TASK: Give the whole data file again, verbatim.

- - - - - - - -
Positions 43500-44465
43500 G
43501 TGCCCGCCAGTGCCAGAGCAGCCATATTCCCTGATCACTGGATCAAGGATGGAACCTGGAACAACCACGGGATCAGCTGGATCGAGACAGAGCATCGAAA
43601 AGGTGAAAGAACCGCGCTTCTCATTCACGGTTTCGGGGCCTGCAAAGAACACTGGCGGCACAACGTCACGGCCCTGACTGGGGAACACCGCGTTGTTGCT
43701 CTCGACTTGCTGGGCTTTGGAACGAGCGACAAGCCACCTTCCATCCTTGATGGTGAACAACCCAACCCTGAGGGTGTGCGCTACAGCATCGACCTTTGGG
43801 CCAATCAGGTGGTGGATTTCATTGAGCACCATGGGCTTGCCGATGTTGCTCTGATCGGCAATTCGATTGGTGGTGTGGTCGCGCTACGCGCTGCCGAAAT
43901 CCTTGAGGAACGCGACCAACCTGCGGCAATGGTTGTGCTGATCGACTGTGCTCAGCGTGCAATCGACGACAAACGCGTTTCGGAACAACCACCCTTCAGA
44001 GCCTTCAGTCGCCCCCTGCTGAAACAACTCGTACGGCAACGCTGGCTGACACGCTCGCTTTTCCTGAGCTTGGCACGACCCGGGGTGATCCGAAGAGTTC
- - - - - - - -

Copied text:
Positions 43500-44465
43500 G
43501 TGCCCGCCAGTGCCAGAGCAGCCATATTCCCTGATCACTGGATCAAGGATGGAACCTGGAACAACCACGGGATCAGCTGGATCGAGACAGAGCATCGAAA
43601 AGGTGAAAGAACCGCGCTTCTCATTCACGGTTTCGGGGCCTGCAAAGAACACTGGCGGCACAACGTCACGGCCCTGACTGGGGAACACCGCGTTGTTGCT
43701 CTCGACTTGCTGGGCTTTGGAACGAGCGACAAGCCACCTTCCATCCTTGATGGTGAACAACCCAACCCTGAGGGTGTGCGCTACAGCATCGACCTTTGGG
43801 CCAATCAGGTGGTGGATTTCATTGAGCACCATGGGCTTGCCGATGTTGCTCTGATCGGCAATTCGATTGGTGGTGTGGTCGCGCTACGCGCTGCCGAAAT
43901 CCTTGAGGAACGCGACCAACCTGCGGCAATGGTTGTGCTGATCGACTGTGCTCAGCGTGCAATCGACGACAAACGCGTTTCGGAACAACCACCCTTCAGA
44001 GCCTTCAGTCGCCCCCTGCTGAAACAACTCGTACGGCAACGCTGGCTGACACGCTCGCTTTTCCTGAGCTTGGCACGACCCGGGGTGATCCGAAGAGTTC